by Ong Ju Lin
WHO are the Malays of Penang? It seems there is no easy answer to this question of identity. What emerged at a Malay Colloquium held last month was that the “Malay identity” comprises a kaleidoscope of diverse cultures and ethnicities. Discussions at the colloquium revealed how interrelated communities on the island are, and how the history of one community cannot be fully understood without having a picture of the whole.
The colloquium threw up other fascinating nuggets of information on what makes Penang, Penang. For instance, did you know Penang was a penal colony and a slave-trading centre? Did you know that some Penang Straits Chinese and Straits Malays are descendants of slaves or of convicts from the British empire?
Datuk Dr Nazir Ariff of the Penang Heritage Trust and co-chairman of the colloquium, began his introduction by stating that the goal of the Malay Colloquium was “to trace the history of the Muslims in Penang.’’ For in the context of historical Penang, the only thing the diverse communities that became subsumed under the “Malay race’’ have in common is that they professed the Islamic faith.
If defined by lineage alone, indigenous Malays form only a small part of the Malay population of Penang today. But, together with the pot-pourri of immigrant Muslims who made Penang their homeland, the Malays are an integral part of the creation of the Malay culture.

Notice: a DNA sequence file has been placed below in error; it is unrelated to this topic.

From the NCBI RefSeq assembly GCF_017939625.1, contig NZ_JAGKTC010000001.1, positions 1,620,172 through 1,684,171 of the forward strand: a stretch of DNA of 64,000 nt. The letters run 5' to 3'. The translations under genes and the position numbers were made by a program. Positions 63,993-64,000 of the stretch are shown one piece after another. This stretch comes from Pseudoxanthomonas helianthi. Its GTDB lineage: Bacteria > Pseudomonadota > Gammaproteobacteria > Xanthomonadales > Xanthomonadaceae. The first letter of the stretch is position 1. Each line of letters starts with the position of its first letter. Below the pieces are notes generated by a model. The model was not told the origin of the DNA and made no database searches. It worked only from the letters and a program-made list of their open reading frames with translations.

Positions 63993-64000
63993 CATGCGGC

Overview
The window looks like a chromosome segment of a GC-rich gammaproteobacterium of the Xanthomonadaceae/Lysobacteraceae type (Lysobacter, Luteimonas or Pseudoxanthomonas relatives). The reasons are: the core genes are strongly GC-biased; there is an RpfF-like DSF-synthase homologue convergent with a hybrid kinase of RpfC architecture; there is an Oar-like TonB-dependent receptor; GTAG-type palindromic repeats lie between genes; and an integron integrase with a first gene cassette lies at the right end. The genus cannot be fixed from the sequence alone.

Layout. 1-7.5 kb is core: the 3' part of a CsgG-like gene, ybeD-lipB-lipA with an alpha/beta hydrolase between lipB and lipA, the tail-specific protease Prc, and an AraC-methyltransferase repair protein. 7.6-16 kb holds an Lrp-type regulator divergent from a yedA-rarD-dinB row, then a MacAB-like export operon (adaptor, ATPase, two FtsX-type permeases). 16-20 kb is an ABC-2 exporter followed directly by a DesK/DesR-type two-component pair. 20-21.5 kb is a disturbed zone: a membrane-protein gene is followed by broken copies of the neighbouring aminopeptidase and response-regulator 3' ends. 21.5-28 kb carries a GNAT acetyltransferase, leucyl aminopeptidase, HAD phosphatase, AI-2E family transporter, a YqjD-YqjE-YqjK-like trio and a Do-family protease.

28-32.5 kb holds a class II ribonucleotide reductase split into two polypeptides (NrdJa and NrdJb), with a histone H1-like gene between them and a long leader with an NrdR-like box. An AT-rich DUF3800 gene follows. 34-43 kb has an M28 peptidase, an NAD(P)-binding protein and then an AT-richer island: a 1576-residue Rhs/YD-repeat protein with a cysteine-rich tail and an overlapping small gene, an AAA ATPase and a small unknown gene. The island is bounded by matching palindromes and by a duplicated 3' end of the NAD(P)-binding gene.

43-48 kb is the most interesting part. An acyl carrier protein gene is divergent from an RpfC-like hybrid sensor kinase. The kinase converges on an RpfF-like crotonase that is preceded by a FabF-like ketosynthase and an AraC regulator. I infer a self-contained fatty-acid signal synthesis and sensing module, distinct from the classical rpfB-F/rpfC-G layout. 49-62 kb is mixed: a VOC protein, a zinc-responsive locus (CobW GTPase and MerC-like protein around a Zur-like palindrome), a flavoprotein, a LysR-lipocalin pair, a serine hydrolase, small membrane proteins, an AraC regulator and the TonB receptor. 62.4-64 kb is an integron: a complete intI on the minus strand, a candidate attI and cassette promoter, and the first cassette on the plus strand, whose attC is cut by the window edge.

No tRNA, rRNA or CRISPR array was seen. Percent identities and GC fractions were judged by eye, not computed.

This was the main thrust of the colloquium, the first of a series of four colloquiums under the year-long Penang Story project organised by The Star and the Penang Heritage Trust.
In the evolution of Penang’s social landscape, the Malay community assumed dominance after dispersing the nomadic Semang-Pangan orang asli, said Prof Dr Mohd Razha Rashid, a panellist at the colloquium. His presentation painted a picture of pre-historical Penang.
Archaeological evidence shows that Penang (island, and its mainland territory, Seberang Prai) was inhabited by the Semang-Pangan of the Juru and Yen lineage, both now considered extinct cultures. They were dispersed by the Malays as far back as 900 years ago. The last orang asli settlement recorded in Penang was in the 1920s in Kubang Semang, he said, adding that many of the towns and villages in Penang have names derived from orang asli words.